Today I find myself being thankful for togetherness as I walk the dusty cobbled side streets of Egypt. The early afternoon sunshine beats down gently upon my shoulders whilst I trundle along in my flip flops. It is ever so quiet at this time of day as the local men of all ages gather at the mosques for their Friday prayers. Old bent grandfathers with whiskery grey faces walk peacefully alongside young children skipping and bouncing with the energy of youth. They share the togetherness of family, of male companionship and religion and I enjoy their moment. The streets are empty, prayers are whispered in mosques across the town and I walk in my own peace. I treasure it against the usual noise of beeping taxis and people going about their business every other day of the week. Through the togetherness of their Friday payers I can enjoy some solitude and daydreaming as I place one pink flip flop in front of the other and walk on.
I pass my favourite bougainvillea as I turn a corner towards the sparkling ocean. It sits atop a strong sand coloured wall and is touched by the sun. This bougainvillea is huge; tumbling and cascading down the wall in a mass of heavy boughs and tendrils. It is covered in magenta pink flowers that peek and poke out of every curved branch of thorns and leave no space for a birds’ nest or even just a little bird. I cannot help but admire its vibrancy, its sheer obviousness, yet few people see it in this quiet corner. With just one flower it wouldn’t amount to much but the togetherness of many hundreds of flowers make it utterly magnificent and beautiful.
The ocean calls me across the deserted road to admire her fringing reef and shades of turquoise water that lap at soft sand. I smile to myself at a cloud of sand swirling and drifting in the water from an aqua aerobics group marching in the shallows. Together they twist and turn energetically to the music and encouragement of their instructor. Their pump their hands high, determined and coordinated and no doubt tired in the hot sunshine. From my cliff top view I simply cannot tell which one is the instructor as they circle closer in, they are that enthusiastic. I can only admire their sense of togetherness as they splash some more. I smile and walk on by with the occasional twist and turn of my own to the music of my iPod.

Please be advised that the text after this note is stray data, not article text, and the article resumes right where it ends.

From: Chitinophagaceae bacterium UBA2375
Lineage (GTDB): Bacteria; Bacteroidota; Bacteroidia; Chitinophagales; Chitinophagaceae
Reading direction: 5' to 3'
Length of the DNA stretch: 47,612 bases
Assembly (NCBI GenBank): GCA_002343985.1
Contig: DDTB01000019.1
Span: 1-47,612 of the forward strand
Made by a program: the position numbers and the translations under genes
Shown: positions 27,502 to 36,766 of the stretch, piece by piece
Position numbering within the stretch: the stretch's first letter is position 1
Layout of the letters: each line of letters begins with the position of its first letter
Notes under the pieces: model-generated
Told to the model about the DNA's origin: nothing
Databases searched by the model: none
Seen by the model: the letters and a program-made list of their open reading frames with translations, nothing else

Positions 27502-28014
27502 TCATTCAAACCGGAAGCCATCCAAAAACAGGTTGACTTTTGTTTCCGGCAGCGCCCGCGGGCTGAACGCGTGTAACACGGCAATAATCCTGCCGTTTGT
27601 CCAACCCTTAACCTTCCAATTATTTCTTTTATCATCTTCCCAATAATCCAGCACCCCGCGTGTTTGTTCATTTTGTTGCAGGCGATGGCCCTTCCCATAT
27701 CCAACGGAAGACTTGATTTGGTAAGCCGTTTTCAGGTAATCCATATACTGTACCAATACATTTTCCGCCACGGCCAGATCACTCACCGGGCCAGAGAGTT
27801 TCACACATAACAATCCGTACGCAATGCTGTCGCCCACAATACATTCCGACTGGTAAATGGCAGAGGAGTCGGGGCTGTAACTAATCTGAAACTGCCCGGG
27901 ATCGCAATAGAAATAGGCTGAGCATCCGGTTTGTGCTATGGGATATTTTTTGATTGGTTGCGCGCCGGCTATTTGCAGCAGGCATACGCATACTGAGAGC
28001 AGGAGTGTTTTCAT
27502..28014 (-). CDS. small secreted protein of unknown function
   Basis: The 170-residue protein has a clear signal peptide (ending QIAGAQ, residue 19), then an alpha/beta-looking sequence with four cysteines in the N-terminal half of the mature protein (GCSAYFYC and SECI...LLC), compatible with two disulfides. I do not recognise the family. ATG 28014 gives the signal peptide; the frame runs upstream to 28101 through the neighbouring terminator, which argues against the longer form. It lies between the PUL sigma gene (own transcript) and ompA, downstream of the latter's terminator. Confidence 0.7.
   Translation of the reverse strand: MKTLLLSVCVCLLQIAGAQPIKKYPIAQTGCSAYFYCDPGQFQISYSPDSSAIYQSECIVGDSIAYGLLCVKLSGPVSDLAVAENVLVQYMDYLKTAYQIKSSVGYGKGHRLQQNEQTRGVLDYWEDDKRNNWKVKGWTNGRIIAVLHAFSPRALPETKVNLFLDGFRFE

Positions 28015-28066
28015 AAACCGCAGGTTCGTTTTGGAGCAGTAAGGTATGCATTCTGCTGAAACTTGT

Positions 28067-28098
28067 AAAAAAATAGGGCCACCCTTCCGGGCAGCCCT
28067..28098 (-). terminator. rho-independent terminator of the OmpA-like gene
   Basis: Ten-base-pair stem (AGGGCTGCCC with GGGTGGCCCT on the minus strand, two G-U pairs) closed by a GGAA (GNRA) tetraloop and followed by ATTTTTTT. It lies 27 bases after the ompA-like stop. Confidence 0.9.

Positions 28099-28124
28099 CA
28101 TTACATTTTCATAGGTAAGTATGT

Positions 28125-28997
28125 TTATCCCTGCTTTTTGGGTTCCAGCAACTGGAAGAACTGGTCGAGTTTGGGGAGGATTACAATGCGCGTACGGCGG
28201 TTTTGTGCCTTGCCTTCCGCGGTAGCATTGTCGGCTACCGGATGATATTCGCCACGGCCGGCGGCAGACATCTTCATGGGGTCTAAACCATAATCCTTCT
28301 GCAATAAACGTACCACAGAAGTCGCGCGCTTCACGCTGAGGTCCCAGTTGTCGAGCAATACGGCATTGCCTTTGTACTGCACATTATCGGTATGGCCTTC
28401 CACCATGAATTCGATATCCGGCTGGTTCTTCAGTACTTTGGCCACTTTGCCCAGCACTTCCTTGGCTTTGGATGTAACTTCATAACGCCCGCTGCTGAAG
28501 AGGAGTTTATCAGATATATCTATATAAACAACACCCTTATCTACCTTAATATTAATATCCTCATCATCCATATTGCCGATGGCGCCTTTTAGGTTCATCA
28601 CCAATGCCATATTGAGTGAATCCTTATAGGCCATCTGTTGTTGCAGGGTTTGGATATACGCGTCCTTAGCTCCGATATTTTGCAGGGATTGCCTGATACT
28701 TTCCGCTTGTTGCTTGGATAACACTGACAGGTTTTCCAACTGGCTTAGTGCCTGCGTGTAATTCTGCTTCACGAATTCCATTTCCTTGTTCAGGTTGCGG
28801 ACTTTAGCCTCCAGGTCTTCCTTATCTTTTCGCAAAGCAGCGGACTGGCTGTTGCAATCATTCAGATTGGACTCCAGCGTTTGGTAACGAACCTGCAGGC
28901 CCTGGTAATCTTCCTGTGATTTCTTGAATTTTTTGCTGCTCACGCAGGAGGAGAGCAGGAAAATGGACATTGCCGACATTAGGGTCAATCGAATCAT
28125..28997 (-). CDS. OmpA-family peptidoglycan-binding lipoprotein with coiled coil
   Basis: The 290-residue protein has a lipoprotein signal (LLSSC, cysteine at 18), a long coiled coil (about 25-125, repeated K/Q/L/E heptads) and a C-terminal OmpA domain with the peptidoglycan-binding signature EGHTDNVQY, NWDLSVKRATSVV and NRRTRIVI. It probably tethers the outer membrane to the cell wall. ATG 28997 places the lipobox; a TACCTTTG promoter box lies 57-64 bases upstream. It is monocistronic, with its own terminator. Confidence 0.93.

As I open the front door to my apartment I see our shoes lined up together, ready for the next adventure. I see walking boots that have taken us across foreign countries together as we laughed until our sides ached and had to lean upon each other for support. I see your sandals that have taken us on walks as we held hands and gave us time to talk at cafes and restaurants in our togetherness. Times of good food, shared jokes and references; a private language and world of our own. The same sandals that you wore to hospital when you held my hand through illness and didn’t let go. I place my cracked pink flop flops gently beside them, they look so tiny next to you.
I ask myself what life would be like without togetherness as I pour my cup of tea and settle into my chair. It would be empty and dull, like an old fusty sock lying at the roadside on its own. Unclaimed and unwanted as people walk by and wrinkle their noses. If we lived a life of isolation, of being apart from friendship, community and love I think we would fade away just like that sock. It would be like walking life with one shoe; painful, awkward and slow. Without togetherness there would be no mass of flowers to enjoy, no quiet prayer time on a Friday, no shared enthusiasm and no hand to hold. There would be so little joy.
A simple walk is all it took to remind me today that life really is Better Together. I am so thankful for the hand that I hold each day, for the opportunity to be others’ support and for people. They make my life what it is. A pretty, perfect, peaceful Friday.
“And as ridiculous as it may sound, sometimes all any of us needs in life is for someone to hold our hand and walk next to us.”
― James Frey